And those children are everywhere.
Kavon and Kaleigh’s mom was killed on the same day that fathers in Houston, Chicago and Kansas City, Mo., were also killed. Across the 20 cities that The Post reviewed in its analysis, at least 43 children would lose a parent to gun violence by the end of that week.
Two in Charlotte. Three in Memphis. Four in Cleveland. Five in St. Louis.
Children who lost a parent to gun violence the week of Feb. 23, 2020
In Kansas City, three of Devon Nolan’s four children were in his car when a woman shot the 34-year-old standing just outside of it, investigators allege. His attacker — the mother of two of Nolan’s kids — drove away, and when police reached his car, they heard the children inside screaming.
In Chicago, Stephanie Brooks, 27, was shot by a man trying to break into an apartment. Brooks was devoted to her kids, capturing their three young lives in dozens of Facebook posts: a video singing with her preschool-aged daughter, whose shirt read, “Be Strong Be Bold Be Brave”; another of her tottering baby boy, still in diapers, taking nine unsteady steps before plopping to the floor; a trio of photos of her beaming baby girl, along with the caption, “no better feeling then wake ... up to these smiles.”
In Philadelphia, after Brent Swearingen was killed, his 14-year-old son, Nasir, grew so afraid of being shot himself that he stopped riding the bus or shopping at the corner store, said his aunt, Tajia Swearingen. His sister, Bailey, now 7, still cries about her dad’s death, still asks why anyone would hurt him. Sometimes, she hugs his urn or gently places drawings and My Little Pony toys on top of it.
“Daddy,” she’ll say, “look.”
In Baltimore, Jackie was the first of two mothers gunned down that week. The other one, Melissa Brown, 31, left behind a 3-year-old boy and 12-year-old girl. Brown’s death splintered the family, said her grandmother, Barbara Anderson. The kids’ father is in prison, she said, and the children now live apart. The girl has dealt with depression, but Anderson worries even more about the boy. She wonders for how long he’ll remember his mother.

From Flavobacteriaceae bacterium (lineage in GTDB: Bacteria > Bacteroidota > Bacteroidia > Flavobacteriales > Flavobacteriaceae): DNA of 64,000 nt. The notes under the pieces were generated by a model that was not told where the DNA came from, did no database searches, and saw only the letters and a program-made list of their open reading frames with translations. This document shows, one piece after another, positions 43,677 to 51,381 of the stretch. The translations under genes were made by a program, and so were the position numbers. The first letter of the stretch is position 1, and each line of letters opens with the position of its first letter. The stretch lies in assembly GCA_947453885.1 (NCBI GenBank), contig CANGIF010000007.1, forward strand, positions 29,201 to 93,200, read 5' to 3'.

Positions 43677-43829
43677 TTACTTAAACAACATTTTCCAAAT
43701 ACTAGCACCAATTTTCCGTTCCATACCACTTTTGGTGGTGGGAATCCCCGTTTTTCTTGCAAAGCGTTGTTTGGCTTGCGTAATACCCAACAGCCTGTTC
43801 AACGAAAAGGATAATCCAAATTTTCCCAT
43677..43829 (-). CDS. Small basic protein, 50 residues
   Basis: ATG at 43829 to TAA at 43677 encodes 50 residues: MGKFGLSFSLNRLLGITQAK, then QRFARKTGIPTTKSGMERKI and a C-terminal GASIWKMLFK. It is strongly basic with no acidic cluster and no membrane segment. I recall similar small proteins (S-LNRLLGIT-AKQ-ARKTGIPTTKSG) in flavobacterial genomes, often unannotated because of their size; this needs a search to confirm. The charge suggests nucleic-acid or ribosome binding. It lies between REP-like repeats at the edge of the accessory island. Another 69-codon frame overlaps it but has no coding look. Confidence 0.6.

Most of those kids won’t recover without help, trauma experts say, but providing it requires the country to acknowledge that children who lose parents to gun violence are also victims of it.
Jocelyn R. Smith Lee, who has studied the fallout from this epidemic for a decade, argues that society hasn’t accepted that truth at least in part because of the skin color of those most affected.
Black people made up just 30 percent of the residents of the 20 cities The Post analyzed. But of the children in those cities whose parents were killed in gun homicides, 82 percent were Black.
Smith Lee and other researchers point to the disparity between how the nation responds to mass shootings at mostly White suburban schools and the chronic gun violence in marginalized neighborhoods that devastates children of color.
“There’s this idea that we’re desensitized to violence,” she said of African Americans. “That because it happens so much, we’re used to it.”
But that’s not true at all. For one study, she interviewed 40 young Black men in Baltimore about how incessant gun violence had derailed their lives. Combined, they had lost 119 friends, relatives, siblings and parents to homicide. All of them exhibited at least one symptom of post-traumatic stress disorder, and 1 in 5 experienced all four.
Such losses can have an even more calamitous effect on kids, but Smith Lee questions describing their affliction as post-traumatic stress when, for so many Black children, there is no “post.” The fear of the next shooting never subsides, often depriving them of the chance to process their loved one’s death.
“Grief is a luxury,” said Smith Lee, an assistant professor at the University of North Carolina at Greensboro. “And it’s too often denied to Black Americans, and it’s too often denied to homicide survivors.”
In Baltimore, Kavon had been trying to manage the consequences of loss for nearly three years by the time he faced his mother’s glossy, ivory-colored casket. He didn’t remember much about his father’s funeral, but Kavon had never forgotten seeing his distorted face. He barely recognized the man in the box, but now, peering at his mother, she looked just like the woman who made him his favorite mac and cheese and tattooed his initials on her neck and called him her “heart outside my chest.”
Kaleigh poured her own grief into a song she’d written two days earlier about their mother’s death. She performed it only once, for Vernel Rogers, the aunt who’d taken her in and recorded her niece singing a cappella on the floor.
“When we heard the sound, everybody said, ‘No, not her.’ And I thought about mommy.”
“We went to the hospital, and the nurse said she was okay. But then there was too much, so they couldn’t help it.”
“Why’d you have to leave so fast? Why’d you have to go? Why’d you have to leave so soon? I was scared to let you go.”
Kaleigh squinted her eyes and stroked her chin, mulling over a question that she had asked herself hundreds of times since writing a version of it into the song two years earlier.